The study by Aoki showed that the performance per unit of data (flops per byte) actually levels off asymptotically as the amount of data grows because of these bottlenecks, and because of inter-GPU bandwidth issues over the PCI-Express bus flattens out because of communication overhead as you add GPUs to the system.
“We have to take these bottlenecks head on,” said Huang.
The key new technology that Nvidia Research came up with is NVLink, which is a point-to-point interconnect that is a superset of the PCI-Express protocol. It was developed under the guidance of Bill Dally, who is chief scientist at Nvidia and who quite literally wrote the book on supercomputing interconnects. (Principles and Practices of Interconnection Networks, to be precise.) Huang said that NVLink uses differential signaling with an embedded clock, and the programming model is basically PCI-Express with enhanced direct memory access (DMA) capability across that peripheral interconnect.
“Software can adopt this interface very, very easily,” said Huang. “It enables unified memory between the GPU and the CPU and, in the second generation, between the GPU and the CPU cache.”
PLX Technologies and A3Cube are similarly taking aim at Ethernet and InfiniBand riding on the PCI bus as they promote PCI-Express switching as a lower-latency and higher bandwidth interconnect for clusters.
Huang said that NVLink would bundle up eight bi-directional PCI-Express lanes into a brick, and then in the first generation have four of these bricks enabled as fat pipes between the computing elements; with the second generation, this would be expanded to eight bricks. This, Huang said, would increase the bandwidth between these devices by between 5X and 12X. It can be used to link GPUs to other GPUs as well as CPUs to GPUs. Discrete GPUs have always had PCI-Express controllers on them, which is how they are able to talk to the PCI and PCI-Express buses.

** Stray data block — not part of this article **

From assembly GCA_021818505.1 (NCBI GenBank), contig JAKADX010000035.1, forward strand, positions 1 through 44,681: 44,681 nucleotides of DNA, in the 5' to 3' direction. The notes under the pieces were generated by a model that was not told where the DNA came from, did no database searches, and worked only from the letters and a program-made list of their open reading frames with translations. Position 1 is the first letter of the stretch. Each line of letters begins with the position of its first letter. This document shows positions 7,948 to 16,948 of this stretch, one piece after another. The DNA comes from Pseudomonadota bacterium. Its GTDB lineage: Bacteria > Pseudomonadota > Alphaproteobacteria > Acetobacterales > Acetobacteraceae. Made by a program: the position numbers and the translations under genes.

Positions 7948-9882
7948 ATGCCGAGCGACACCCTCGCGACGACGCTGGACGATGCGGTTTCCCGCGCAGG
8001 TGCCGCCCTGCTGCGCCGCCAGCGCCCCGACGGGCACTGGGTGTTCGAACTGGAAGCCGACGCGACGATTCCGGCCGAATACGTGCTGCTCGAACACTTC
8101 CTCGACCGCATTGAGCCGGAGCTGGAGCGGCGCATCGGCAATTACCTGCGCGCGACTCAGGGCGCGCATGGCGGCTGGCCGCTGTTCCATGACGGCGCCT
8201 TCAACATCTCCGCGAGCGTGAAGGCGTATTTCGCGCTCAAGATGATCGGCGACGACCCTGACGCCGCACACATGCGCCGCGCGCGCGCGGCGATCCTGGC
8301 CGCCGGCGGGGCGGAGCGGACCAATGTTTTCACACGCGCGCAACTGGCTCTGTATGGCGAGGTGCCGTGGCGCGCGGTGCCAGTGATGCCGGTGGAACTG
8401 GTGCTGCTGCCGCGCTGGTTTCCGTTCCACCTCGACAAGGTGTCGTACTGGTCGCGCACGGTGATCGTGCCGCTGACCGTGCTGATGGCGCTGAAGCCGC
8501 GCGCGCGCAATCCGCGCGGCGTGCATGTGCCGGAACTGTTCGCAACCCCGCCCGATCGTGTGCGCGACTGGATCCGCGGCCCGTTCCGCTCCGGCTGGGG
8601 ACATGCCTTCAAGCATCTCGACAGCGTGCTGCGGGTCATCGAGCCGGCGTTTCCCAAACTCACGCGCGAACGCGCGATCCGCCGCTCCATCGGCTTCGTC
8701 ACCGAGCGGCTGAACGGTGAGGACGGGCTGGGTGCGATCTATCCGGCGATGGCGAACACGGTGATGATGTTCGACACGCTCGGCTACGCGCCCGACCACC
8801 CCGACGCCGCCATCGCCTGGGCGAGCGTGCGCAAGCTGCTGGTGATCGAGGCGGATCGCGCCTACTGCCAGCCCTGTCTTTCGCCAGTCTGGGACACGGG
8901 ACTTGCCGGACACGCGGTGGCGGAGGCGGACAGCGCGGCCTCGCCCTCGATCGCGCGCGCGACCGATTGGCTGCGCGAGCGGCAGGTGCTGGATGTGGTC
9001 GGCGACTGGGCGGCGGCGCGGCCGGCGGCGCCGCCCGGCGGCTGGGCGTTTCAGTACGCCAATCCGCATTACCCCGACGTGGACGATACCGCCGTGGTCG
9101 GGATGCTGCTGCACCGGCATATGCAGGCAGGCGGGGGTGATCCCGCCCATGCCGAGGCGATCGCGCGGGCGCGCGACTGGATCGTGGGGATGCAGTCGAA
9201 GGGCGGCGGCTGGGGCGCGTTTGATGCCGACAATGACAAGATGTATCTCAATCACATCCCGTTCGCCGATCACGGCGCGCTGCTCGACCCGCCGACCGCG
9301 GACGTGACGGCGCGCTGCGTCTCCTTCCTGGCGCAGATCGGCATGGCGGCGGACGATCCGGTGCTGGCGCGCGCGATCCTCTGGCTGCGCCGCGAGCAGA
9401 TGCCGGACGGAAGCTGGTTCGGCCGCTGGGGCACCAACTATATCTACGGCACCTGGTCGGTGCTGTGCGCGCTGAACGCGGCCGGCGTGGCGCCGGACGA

The NVLink interconnect requires changes to be made to both the CPU and the GPU that are using them, and IBM has come forward and said that it will be licensing the technology from Nvidia to include it on an unnamed future Power processor.
IBM, you will recall, has its own variant of a souped up PCI-Express protocol to create a virtual memory space between Power processors and any accelerators (GPUs, FPGAs, DSPs, whatever) that are linked to them. This is called the Coherent Accelerator Processor Interface, and it is set to debut with the Power8 chip, if the rumors are correct, in late April. It looks like both companies were developing their own approaches to this problem, and it is not immediately clear how they will be reconciled. Thus far, neither IBM nor Nvidia are talking about specifics, but they are partners in the OpenPower Consortium and Nvidia wants IBM to sell more power machinery and thus weaken Intel as much as IBM wants to have some sort of differentiation that X86 processors do not to help it do so. They are going to work this out, technically and economically. They have to, particularly with an IBM Power8 chip delivering 230 GB/sec of sustained memory bandwidth and 96 GB/sec of sustained I/O bandwidth. To a certain way of looking at this, Big Blue would have to invent something like NVLink if Nvidia had not because the bandwidth bottlenecks will be worse between the Power8 CPU and the PCI-Express 3.0 bus as it is.